This blog prides itself on the quality of real estate information we deliver each and every day. We try to gather empirical evidence to validate the positions we take. We do not use just an anecdotal story to make a point. We also do not get caught up in the sensationalism of the moment. However, today will be different.


We can’t resist commenting on the story which recently appeared in the Wall Street Journal regarding Colby Sambrotto, the founder and former CEO of forsalebyowner.com. It seems the founding father and livelong evangelist of the concept of selling your home without a real estate agent was forced to hire a broker to sell his home after failing at what he preaches others should do.


After failing to sell his NYC apartment on his own as a For Sale By Owner (FSBO), Sambrotto hired a broker and paid a 6% commission in order to get the job done. His personal experience helps refute some of the myths Sombrotto has been espousing for over a decade. Let’s look at two of those myths:


Myth #1 – You Will Pocket More Money Selling on Your Own 


Most FSBO sites say you can save the commission by selling on your own. What happened in Sambrotto’s sale?


From the WSJ article:


“The broker, Jesse Buckler, said he told Mr. Sambrotto the apartment in the Lion’s Head building on West 19th Street near Sixth Avenue was priced too low and wasn’t drawing the right buyers.


By May, it went into contract, he said, after attracting multiple offers. It closed in the last few days for $150,000 more than the original asking price.”


Myth #2 – The Internet Alone Can Sell Your Home


Many have said that, with the introduction of home search on the internet, hiring an agent is no longer a necessity. What happened to the FSBO guru when he attempted to only depend on the internet?


From the WSJ article:


“Looking to move his family to the suburbs, [Mr. Sambrotto] said he carefully staged his apartment for sale himself, and put it on the market. But after using a mix of websites to publicize his apartment, he said he had only ‘middling success’ and switched to a broker because many buyers were so reliant on brokers.”


Bottom Line


There is a reason the real estate industry has been around for centuries: it performs a valuable service.

If Your Goal Is to Buy Low, Buy Now!

There is a very famous saying which asserts “Sell High, Buy Low”. It is obviously great advice no matter what the investment. Below is a graph showing the cycle of investments. It shows the points of maximum risk and maximum opportunity when purchasing. We want to sell high (point of maximum risk) and buy low (point of maximum opportunity).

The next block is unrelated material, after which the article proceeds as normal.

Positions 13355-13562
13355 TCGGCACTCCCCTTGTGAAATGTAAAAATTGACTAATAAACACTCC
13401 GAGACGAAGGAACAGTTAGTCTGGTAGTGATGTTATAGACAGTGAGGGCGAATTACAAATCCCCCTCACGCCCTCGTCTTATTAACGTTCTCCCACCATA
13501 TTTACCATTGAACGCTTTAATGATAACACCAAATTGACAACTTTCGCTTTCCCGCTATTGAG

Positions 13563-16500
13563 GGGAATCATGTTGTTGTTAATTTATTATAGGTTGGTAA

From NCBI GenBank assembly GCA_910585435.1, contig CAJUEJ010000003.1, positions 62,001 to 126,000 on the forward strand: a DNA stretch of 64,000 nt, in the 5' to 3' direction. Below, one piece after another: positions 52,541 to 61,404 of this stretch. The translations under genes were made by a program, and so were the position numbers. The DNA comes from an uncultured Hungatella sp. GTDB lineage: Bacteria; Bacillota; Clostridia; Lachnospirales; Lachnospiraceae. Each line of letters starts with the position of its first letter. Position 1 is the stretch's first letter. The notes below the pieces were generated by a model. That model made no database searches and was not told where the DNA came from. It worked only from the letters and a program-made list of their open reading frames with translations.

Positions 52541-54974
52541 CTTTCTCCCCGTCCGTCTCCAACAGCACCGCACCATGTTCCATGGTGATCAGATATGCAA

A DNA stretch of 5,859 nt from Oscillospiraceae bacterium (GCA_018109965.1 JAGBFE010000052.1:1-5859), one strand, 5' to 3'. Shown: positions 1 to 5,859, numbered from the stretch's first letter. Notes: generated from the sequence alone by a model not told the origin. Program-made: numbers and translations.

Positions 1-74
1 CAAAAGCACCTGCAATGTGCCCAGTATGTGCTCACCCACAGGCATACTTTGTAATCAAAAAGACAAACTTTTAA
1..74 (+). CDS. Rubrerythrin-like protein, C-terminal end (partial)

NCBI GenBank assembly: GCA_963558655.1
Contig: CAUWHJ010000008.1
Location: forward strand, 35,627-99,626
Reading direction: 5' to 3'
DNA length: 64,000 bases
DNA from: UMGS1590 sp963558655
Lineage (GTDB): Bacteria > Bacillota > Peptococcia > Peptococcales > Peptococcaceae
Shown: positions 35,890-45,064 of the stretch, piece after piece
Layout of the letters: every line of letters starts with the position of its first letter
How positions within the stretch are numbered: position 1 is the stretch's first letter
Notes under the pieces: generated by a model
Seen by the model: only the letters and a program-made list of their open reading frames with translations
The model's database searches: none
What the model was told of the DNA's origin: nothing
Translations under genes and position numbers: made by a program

The challenge is how to determine when we have hit bottom if you are a purchaser. The only time you can guarantee a bottom is after you pass it.



However, there is more and more evidence that the COST of a home has in fact hit bottom. Notice we have used the word COST. Unless you are an all cash buyer, you must take into consideration the expense of financing a property to determine the true cost of purchasing the home. Interest rates have increased over the last quarter; and the rise in rates has counteracted any fall in prices.


Let’s look at an example:


Let’s say you were going to take out a $200,000 30-year-fixed-rate mortgage in November of 2010. At that time, interest rates were 4.17% (as per Freddie Mac). Your principle and interest payment would have come to $974.54. According to the most recent report from Case Shiller house prices fell 3.9% in the 4th quarter of 2010. The most recent report from the Federal Housing Finance Agency shows a 0.8% fall in prices. Let’s use the larger percentage decrease: 3.9%.


For the sake of keeping the math simple, we will now say you can get the same house with a $192,000 mortgage (4% discount from November price). Interest rates are now 4.95% (as per Freddie Mac).


Your principle and interest payment would now be $1,024.84.


By waiting to pay less for the PRICE of the house, the COST increased over $50 a month. That adds up to more than $600 a year and over $18,000 over the life of the loan.


We realize that there are other things to consider (ex. the mortgage tax deduction, etc.). This example is just a simple way to show that there is a difference between COST and PRICE.


Bottom Line


If you want to buy low, buy now. It appears COST has hit its lowest point.

The Pendulum Swings. . . .
These past few years have been nothing short of a roller coaster ride and economists still do not agree as to when a recovery will arrive and at what pace. Each leading economic indicator is produced by a different company and is used by different analysts for different reasons, making it hard to know whom to believe.
For example, traditional news outlets and national forecasters use the S&P Case-Shiller housing data which studies 20 of the largest American cities as well as the National Association of Realtors' existing homes data which is also a metro studiy whereas their home pricing index is a sampling of MLS reports.  RealtyTrac produces reports on foreclosures  and and Core Logic data is used by the Federal Reserve Board in its research.
Jackie Thom,  ABR, SFR, RENE
Jackie Thom, ABR, SFR, RENE
(773) 617-7361